Is Google’s blockage of Huawei to its Android updates forcing African countries to choose between US and Chinese technology? Are there any notable developments since the African Continental Free Trade Agreement went into effect? Plus, how do South African companies feel about the US-China trade war? How do events in Sudan, Mexico, Venezuela and Cuba affect Chinese and US engagement and geopolitical interests in those countries? Check out those stories and more in the June edition of the news roundup! 📰
Every two weeks, The Carter Center’s China Program releases an overview of major events involving Chinese and US global engagement, with a particular focus on emerging issues in Africa and Latin America. In addition to using news sources, the news roundup will analyze papers and reports from academic journals, governmental bodies, and NGOs, and will also summarize debates and other events organized by think tanks on select issues. The news roundup is intended to be a platform and resource for both China watchers and for readers interested in political and economic development in developing countries. It aims to deepen the understanding of China’s foreign policy, and emerging issues and trends in developing countries, as well as to enhance the prospect of multinational cooperation among China, the U.S., Africa and Latin America.
Why Huawei’s Google Woes Worry Africa?
(Dickens Olewe, BBC News, 26 May 2019)
Google’s blockage of Huawei’s access to its Android updates seems that it is forcing African countries to choose between US and Chinese technology. Huawei is not only a major seller of smartphones in Africa, but also an important partner as it has built most of Africa’s 4G internet network and has established a good relationship with African governments. Despite cybersecurity suspicion, there is no evidence that Huawei’s computer system was hacked. Scholars suggest that instead of picking a side, African countries should develop their own technologies. African countries using China’s closed internet model present difficulties, and some experts are concerned about Africa’s reliance on Chinese investment in technology.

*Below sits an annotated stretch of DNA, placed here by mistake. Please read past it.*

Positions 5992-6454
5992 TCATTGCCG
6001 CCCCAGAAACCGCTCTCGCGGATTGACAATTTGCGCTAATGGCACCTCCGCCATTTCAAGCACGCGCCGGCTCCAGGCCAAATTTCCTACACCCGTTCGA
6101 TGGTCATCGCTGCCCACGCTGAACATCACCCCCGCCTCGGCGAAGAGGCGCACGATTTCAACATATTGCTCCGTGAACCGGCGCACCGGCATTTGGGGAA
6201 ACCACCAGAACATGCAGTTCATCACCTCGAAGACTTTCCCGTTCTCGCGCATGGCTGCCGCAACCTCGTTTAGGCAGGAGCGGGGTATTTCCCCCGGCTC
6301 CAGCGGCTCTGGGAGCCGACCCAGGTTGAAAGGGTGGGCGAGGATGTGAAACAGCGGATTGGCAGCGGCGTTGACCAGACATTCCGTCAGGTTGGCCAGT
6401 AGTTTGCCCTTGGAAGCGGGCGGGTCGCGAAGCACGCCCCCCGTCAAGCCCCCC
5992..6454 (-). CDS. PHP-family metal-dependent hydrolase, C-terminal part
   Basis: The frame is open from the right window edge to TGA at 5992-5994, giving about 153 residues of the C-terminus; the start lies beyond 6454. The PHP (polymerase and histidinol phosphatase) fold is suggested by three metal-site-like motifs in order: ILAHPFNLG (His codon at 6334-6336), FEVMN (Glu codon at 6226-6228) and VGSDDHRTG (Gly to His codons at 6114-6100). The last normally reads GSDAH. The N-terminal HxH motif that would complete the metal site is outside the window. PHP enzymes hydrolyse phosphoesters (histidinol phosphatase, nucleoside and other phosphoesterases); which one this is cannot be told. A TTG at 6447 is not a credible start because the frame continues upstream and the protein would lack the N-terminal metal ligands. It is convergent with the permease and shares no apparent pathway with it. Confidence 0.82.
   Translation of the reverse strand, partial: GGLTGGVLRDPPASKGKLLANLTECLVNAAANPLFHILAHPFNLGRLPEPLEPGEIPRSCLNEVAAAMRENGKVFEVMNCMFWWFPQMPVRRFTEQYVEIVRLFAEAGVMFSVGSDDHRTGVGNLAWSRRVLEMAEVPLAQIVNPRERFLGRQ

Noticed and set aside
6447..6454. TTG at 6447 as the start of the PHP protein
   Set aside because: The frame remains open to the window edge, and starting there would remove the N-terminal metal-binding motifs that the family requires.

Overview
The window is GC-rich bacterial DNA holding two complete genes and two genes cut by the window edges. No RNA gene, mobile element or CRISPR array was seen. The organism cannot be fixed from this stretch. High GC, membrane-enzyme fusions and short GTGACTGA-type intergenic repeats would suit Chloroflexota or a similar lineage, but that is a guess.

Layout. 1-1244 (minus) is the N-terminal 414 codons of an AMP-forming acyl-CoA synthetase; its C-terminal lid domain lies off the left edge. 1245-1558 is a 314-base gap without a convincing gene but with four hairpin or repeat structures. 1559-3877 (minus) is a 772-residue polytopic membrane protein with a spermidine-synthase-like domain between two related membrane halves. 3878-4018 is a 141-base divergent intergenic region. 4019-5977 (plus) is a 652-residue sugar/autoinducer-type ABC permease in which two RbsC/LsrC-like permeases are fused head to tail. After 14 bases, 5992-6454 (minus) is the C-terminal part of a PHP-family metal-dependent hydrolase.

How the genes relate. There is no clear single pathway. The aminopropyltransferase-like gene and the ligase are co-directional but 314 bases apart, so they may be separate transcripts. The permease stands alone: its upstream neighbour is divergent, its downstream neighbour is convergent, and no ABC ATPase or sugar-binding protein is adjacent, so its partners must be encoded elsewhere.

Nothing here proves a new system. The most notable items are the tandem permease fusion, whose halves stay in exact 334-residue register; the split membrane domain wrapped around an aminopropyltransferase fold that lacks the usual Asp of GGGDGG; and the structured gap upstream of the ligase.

China Set to Cash in on New African Free Trade Agreement
(Chris Devonshire-Ellis, China Briefing, 27 May 2019)
On May 30, the African Continental Free Trade Agreement (AfCFTA) will go into effect. China helped to negotiate the deal using its diplomatic, political, and economic influence. Ultimately, 52 out of 55 African countries signed on to the deal-although Nigeria (the biggest economy in Africa) is a key exception. The AfCFTA will incentivize more Chinese companies to work and invest in Africa because they can benefit from low tariff trade with other African countries.
Africa’s new-found fondness for hair extension offers cover to Xuchang, China’s hub for wigs and weaves, as US tariffs loom
(Yujing Liu, South China Morning Post, 25 May 2019)
As the US-China trade war continues to intensify, the Xuchang wig industry in Hunan is shifting its focus on exports from the US to Africa. The Trump administration could soon impose a 25% tariff on wigs and other human hair products entering the US from China. Human hair product exports to the US account for 39 percent of the market share. Because of rising living standards, growing e-commerce, and the BRI, exports to Africa have grown to a 37 percent share of the market, up from 30 percent 8 years ago. Factories in Xuchang are shifting their focus to trade with Africa due to the perception that the trade war with the US is becoming more serious each day. Companies are looking to set up factories in Africa and expand into the continent’s e-commerce.
South Africa Is Collateral Damage in U.S.-China Trade War
(Roxanne Henderson and Amogelang Mbatha, Bloomberg, 23 May 2019)
The US-China trade war is harming South Africa’s financial companies and inducing fears about the economy’s future. South Africa is an open economy which sells to the global demand, so the trade war has affected it even though South Africa is not directly involved. The South African Reserve Bank has curtailed the full-year economic growth forecast. Liberty Holdings Ltd, a South African investment company, has reported that the trade war is causing fears about equity prices, which is harming their business.